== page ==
CERTIORARI TO THE COURT OF CLAIMS.
Vinson, Black, Reed, Frankfurter, Douglas, Jackson, Burton, Clark, Minton
MR. JUSTICE MINTON delivered the opinion of the Court.
This Court is again called upon to determine the meaning of the "finality clause" of a standard form government contract. Respondents agreed to build a dam for the United States under a contract containing the usual
"Article 15."*fn* That Article provides that all disputes involving questions of fact shall be decided by the contracting officer, with the right of appeal to the head of the department "whose decision shall be final and conclusive upon the parties thereto." Dissatisfied with the resolution of various disputes by the department head, in this instance the Secretary of the Interior, respondents brought suit in the Court of Claims. That court reviewed their contentions, and in the one claim involved in this proceeding set aside the decision of the department head. 117 Ct. Cl. 92. Although there was some dispute below, the parties now agree that the question decided by the department head was a question of fact. We granted certiorari, 341 U.S. 924, to clarify the rule of this Court which created an exception to the conclusiveness of such administrative decision.
The same Article 15 of a government contract was before this Court recently, and we held, after a review of the authorities, that such Article was valid. United States v. Moorman, 338 U.S. 457. Nor was the Moorman case one of first impression. Contracts, both governmental and private, have been before this Court in several cases in which provisions equivalent to Article 15 have been approved and enforced "in the absence of fraud or such gross mistake as would necessarily imply bad faith, or a failure to exercise an honest judgment . . . ." Kihlberg v. United States, 97 U.S. 398, 402; Sweeney v. United States, 109 U.S. 618, 620; Martinsburg & P. R. Page 100} Co. v. March, 114 U.S. 549, 553; Chicago, S. F. & C. R. Co. v. Price, 138 U.S. 185, 195.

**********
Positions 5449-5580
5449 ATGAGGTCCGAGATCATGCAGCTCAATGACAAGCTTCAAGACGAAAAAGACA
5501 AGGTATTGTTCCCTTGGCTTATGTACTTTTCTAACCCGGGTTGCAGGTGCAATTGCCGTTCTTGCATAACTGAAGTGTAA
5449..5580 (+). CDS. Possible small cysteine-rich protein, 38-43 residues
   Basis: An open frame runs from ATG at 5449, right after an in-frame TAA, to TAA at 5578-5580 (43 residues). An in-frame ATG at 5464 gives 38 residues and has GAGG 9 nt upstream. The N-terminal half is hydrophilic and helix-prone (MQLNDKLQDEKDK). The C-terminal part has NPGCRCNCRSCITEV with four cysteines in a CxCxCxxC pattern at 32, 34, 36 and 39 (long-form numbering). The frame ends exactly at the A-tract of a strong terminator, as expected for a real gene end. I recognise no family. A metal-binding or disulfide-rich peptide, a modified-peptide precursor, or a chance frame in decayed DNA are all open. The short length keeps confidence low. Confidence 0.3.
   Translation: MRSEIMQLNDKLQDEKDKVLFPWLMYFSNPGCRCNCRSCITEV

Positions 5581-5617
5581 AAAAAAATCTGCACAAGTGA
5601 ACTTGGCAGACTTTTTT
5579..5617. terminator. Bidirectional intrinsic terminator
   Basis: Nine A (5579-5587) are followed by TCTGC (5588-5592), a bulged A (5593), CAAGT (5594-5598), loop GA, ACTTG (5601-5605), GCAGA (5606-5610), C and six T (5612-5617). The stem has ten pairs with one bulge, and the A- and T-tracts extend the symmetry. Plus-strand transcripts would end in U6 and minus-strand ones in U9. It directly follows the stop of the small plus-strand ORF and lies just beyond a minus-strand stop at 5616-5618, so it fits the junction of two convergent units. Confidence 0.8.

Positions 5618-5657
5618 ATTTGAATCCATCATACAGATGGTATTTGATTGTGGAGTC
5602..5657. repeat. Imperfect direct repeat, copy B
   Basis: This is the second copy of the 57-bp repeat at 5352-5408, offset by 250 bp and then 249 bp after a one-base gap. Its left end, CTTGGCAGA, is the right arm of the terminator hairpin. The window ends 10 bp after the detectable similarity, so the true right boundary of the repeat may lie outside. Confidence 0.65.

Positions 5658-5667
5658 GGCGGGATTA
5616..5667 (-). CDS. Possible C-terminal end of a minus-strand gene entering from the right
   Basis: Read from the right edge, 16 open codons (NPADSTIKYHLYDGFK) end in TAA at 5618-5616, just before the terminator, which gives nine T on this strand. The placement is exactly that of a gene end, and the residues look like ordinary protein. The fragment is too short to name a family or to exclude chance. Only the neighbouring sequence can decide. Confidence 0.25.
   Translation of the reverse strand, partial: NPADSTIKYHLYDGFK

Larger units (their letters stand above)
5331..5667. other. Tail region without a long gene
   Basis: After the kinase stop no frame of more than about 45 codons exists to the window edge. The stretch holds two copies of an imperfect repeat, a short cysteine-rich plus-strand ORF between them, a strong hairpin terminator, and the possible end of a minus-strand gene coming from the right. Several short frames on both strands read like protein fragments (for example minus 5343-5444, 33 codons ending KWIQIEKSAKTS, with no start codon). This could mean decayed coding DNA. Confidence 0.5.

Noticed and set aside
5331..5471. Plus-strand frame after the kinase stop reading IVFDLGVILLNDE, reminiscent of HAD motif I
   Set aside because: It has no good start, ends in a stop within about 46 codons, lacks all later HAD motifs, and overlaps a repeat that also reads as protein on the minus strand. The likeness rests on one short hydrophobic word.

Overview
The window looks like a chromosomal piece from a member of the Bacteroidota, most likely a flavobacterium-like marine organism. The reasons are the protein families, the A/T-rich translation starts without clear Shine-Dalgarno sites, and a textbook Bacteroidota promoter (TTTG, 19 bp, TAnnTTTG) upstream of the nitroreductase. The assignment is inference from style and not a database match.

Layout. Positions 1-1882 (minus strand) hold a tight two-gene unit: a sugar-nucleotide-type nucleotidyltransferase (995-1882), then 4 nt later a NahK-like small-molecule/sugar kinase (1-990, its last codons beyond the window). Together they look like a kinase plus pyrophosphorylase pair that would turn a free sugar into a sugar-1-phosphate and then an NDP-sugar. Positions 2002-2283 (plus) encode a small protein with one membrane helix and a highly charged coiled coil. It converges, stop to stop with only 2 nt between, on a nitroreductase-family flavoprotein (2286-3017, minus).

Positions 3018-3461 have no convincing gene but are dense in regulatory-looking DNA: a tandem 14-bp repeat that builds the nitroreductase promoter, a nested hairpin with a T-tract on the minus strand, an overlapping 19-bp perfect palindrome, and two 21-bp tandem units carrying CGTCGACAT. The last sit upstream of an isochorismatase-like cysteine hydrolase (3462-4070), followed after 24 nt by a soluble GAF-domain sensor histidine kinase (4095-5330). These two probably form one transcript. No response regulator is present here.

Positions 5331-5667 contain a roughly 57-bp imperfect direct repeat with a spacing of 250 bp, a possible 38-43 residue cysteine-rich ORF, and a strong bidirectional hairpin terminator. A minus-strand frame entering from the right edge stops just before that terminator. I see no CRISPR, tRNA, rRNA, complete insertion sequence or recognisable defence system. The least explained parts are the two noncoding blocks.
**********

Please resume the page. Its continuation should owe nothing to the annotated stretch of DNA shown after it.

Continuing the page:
In Ripley v. United States, 223 U.S. 695, 704, gross mistake implying bad faith is equated to "fraud." Despite the fact that other words such as "negligence," "incompetence," "capriciousness," and "arbitrary" have been used in the course of the opinions, this Court has consistently upheld the finality of the department head's decision unless it was founded on fraud, alleged and proved. So fraud is in essence the exception. By fraud we mean conscious wrongdoing, an intention to cheat or be dishonest. The decision of the department head, absent fraudulent conduct, must stand under the plain meaning of the contract.
If the decision of the department head under Article 15 is to be set aside for fraud, fraud should be alleged and proved, as it is never presumed. United States v. Colorado Anthracite Co., 225 U.S. 219, 226. In the case at bar, there was no allegation of fraud. There was no finding of fraud nor request for such a finding. The finding of the Court of Claims was that the decision of the department head was "arbitrary," "capricious," and "grossly erroneous." But these words are not the equivalent of fraud, the exception which this Court has heretofore laid down and to which it now adheres without qualification.
Respondents were not compelled or coerced into making the contract. It was a voluntary undertaking on their part. As competent parties they have contracted for the settlement of disputes in an arbitral manner. This, we have said in Moorman, Congress has left them free to do. United States v. Moorman, supra, at 462. The limitation upon this arbitral process is fraud, placed there by this Court. If the standard of fraud that we adhere to is too limited, that is a matter for Congress.
Since there was no pleading of fraud, and no finding of fraud, and no request for such ...